Nestled in the heart of the Berchtesgaden National Park lies the cleanest lake in Germany – and the country’s third deepest – Lake Königssee. If you have a car, it’s just a two hour journey from Munich. If you’re taking public transport – as I did – it’s a bit longer. And not a trip I’d advise to do in just a day. You catch a train from Munich’s central station to Freilassing, then change to the regional train to Berchtesgaden. And then, you need to take a bus to Königssee itself. By the time I’d reached Berchtesgaden I was fed up, and took a taxi. It’s a long journey.

The lake was formed by glaciers during the last ice age, and it’s located in a Jurassic rift. It’s absolutely beautiful.

I arrived with my mother on a rainy Sunday at our hotel, the Bergheimat (more on that in a bit). We decided to ignore the gloomy weather, and threw on our rain jackets and headed out to catch a boat to the baroque St. Bartholomew’s Church, on the western shore of the lake. In order to preserve the cleanliness of the water, the boats are electric – they’re charged during the night, and run on batteries weighing a tonne each all day long.

DSC_0118This was the view as we approached the church – it was stunning. There were lots of oohs and ahhs from everyone on the boat.

We hopped off and had a walk around. Both my mother and I were intruiged by the ice chapel at the Watzmann (Germany’s highest mountain) but neither of us were wearing proper hiking boots and it did sound rather dangerous – the ice could cave in at any point, we were reminded frequently.

DSC_0126So we made do with a hike through the woods with lots of lovely silver birch trees lining the way to the icy stream.

St. BartholomewHaving worked up a thirst, we enjoyed a drink in the Wirtshaus next door to the church before heading back on the boat to a very rainy Schönau.

Now – our hotel.

I’d booked it after many weeks of deliberating over hotels. I was tempted to stay in the Zechmeisterlehen, a very lovely-looking four star hotel. It was also pretty reasonable. And the Alpenhof also looked delightful, but sadly both were booked out. I considered staying in Berchtesgaden itself, but it was impractical for the lake, and the buses run just once every hour. I briefly considered the Intercontinental for a weekend of pure luxury, but it was too expensive for what we wanted – we wanted a base, from which to discover the area.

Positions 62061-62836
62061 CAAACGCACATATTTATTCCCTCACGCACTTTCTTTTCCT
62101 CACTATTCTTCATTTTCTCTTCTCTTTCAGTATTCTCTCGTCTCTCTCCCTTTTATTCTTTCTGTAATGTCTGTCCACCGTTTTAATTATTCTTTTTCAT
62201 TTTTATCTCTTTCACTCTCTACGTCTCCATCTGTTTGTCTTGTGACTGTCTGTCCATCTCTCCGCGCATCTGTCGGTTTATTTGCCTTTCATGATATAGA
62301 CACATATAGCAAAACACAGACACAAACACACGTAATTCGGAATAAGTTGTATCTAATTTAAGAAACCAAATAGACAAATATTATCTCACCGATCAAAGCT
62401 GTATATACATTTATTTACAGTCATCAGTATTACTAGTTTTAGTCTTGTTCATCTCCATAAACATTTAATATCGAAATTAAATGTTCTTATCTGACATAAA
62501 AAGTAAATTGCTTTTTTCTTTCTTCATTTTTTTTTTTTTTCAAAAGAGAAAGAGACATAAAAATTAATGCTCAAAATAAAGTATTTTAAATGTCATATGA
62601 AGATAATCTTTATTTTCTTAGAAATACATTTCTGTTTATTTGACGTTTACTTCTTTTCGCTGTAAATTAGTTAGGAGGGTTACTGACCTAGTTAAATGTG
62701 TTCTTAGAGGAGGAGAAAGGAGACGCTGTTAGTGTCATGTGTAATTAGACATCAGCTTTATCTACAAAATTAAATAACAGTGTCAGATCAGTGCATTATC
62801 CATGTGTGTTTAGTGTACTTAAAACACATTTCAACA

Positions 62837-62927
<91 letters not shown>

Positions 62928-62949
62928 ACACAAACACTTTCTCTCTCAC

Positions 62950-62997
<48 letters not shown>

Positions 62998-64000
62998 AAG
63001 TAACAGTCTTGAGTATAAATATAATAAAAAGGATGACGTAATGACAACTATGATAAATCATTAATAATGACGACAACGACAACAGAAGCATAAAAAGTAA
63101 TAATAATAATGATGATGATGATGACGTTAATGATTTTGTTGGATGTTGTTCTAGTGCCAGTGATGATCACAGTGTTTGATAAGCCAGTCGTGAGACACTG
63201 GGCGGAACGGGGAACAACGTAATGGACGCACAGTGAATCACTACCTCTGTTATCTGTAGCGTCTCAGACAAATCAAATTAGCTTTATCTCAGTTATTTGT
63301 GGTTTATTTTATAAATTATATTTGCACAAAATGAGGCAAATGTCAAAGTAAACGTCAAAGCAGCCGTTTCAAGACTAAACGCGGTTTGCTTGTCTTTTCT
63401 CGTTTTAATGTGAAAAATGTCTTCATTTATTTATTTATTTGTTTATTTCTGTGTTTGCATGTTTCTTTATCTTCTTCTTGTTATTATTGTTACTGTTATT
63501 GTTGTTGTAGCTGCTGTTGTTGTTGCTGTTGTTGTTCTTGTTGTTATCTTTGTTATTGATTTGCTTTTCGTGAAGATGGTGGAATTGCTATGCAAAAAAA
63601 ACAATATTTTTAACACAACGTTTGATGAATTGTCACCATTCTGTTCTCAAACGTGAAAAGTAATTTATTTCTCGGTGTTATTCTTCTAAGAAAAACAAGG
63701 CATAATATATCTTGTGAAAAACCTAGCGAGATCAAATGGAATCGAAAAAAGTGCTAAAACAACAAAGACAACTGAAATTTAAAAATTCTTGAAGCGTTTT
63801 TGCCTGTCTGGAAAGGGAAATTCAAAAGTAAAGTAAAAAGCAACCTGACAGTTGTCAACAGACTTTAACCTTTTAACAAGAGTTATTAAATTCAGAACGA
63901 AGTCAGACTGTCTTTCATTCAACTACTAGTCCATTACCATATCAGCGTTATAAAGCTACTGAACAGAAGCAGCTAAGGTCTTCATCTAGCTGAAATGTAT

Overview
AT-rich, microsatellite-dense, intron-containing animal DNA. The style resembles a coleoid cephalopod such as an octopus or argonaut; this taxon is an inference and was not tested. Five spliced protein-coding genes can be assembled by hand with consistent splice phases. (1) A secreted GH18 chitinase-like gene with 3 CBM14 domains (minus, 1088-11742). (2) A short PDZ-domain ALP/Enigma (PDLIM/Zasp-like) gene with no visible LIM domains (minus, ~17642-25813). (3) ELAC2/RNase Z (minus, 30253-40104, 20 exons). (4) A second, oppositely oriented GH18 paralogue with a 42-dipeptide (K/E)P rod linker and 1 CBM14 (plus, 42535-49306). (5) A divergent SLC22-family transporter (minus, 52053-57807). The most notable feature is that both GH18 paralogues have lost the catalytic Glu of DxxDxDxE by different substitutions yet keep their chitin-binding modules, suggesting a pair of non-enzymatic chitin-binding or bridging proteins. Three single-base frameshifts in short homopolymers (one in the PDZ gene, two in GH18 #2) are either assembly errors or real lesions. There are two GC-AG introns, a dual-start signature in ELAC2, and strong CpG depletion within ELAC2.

And thus we booked the last room available in the Bergheimat, which looked very quaint from the outside. It was perfectly ok – the room was clean, the price was reasonable, and it was a ten minute walk down to the lake. But the food and the restaurant service were so poor. And so while it looks lovely, I cannot recommend it, dear readers. I had the most powerful taste explosion ever with my Zwiebelrostbraten, while dessert was a very uninspiring berry and ice-cream combo. Either the coffee or the cake the next day gave me and my mother stomach ache, and the waitress was a rather brusque lady who made you feel less than welcome. Alas, dear readers, I cannot help you with accommodation tips. It did look nice from the outside though:

DSC_0141Maybe you can try one of the ones I mentioned above, or if you have any good experiences of your own, do let me know!

The next day we awoke to a beautiful morning in the Alps:

DSC_0148 DSC_0144We decided to visit the Eagle’s Nest. This is also easier said than done, if you’re using public transport.

We took a bus to Berchtesgaden, followed by a bus half an hour later to the car park for the Eagle’s Nest, and paid ca. 15 € each for the bus up to the top of the mountain. The views were spectacular. Postcard stuff.

Personally, I preferred the views to the Eagle’s Nest itself. My mother found it interesting, and it was pretty impressive that the road up there had been built in just about a year, but it just wasn’t for me. Our lunch in the restaurant was dire – do skip the restaurant if you head up there! I had cold goulash, and the tablecloths were grubby, and prices were high. We didn’t really have a good dining experience in the area, so if anyone can advise somewhere nice, I’m all ears!

Kehlsteinhaus, Bavaria

Eagle's Nest, BavariaIt was good to head into the Alps to breathe the fresh air though, and the views were remarkable – but, all achieved with by sweating and hiking up there yourself!

Categories Not in Munich


I'm Rachel, the author behind Arts in Munich. I moved to Munich in the summer of 2008, and work as an editor in the city. I also do freelance work for the BBC, MONOCLE, Singapore Airlines and Kaltblut, among others, and previously wrote for the Huffington Post and Electronic Beats.

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